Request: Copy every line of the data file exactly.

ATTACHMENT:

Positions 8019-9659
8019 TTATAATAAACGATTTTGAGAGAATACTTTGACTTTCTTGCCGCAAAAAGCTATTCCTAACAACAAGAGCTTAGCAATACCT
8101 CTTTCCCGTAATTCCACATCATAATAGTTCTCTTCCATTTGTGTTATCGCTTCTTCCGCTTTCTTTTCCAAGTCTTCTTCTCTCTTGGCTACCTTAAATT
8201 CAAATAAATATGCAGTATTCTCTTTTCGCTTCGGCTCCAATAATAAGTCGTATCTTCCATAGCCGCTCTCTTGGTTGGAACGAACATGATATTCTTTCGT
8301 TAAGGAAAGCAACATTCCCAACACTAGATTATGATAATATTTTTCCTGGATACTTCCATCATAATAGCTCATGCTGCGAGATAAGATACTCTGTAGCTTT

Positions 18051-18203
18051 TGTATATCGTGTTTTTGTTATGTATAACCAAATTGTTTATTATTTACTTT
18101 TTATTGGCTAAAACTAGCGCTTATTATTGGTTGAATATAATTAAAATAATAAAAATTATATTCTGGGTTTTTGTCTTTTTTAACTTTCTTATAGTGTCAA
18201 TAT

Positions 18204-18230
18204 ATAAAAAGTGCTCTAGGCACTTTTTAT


Positions 8019-9659
8019 TTATAATAAACGATTTTGAGAGAATACTTTGACTTTCTTGCCGCAAAAAGCTATTCCTAACAACAAGAGCTTAGCAATACCT
8101 CTTTCCCGTAATTCCACATCATAATAGTTCTCTTCCATTTGTGTTATCGCTTCTTCCGCTTTCTTTTCCAAGTCTTCTTCTCTCTTGGCTACCTTAAATT
8201 CAAATAAATATGCAGTATTCTCTTTTCGCTTCGGCTCCAATAATAAGTCGTATCTTCCATAGCCGCTCTCTTGGTTGGAACGAACATGATATTCTTTCGT
8301 TAAGGAAAGCAACATTCCCAACACTAGATTATGATAATATTTTTCCTGGATACTTCCATCATAATAGCTCATGCTGCGAGATAAGATACTCTGTAGCTTT

Positions 18051-18203
18051 TGTATATCGTGTTTTTGTTATGTATAACCAAATTGTTTATTATTTACTTT
18101 TTATTGGCTAAAACTAGCGCTTATTATTGGTTGAATATAATTAAAATAATAAAAATTATATTCTGGGTTTTTGTCTTTTTTAACTTTCTTATAGTGTCAA
18201 TAT

Positions 18204-18230
18204 ATAAAAAGTGCTCTAGGCACTTTTTAT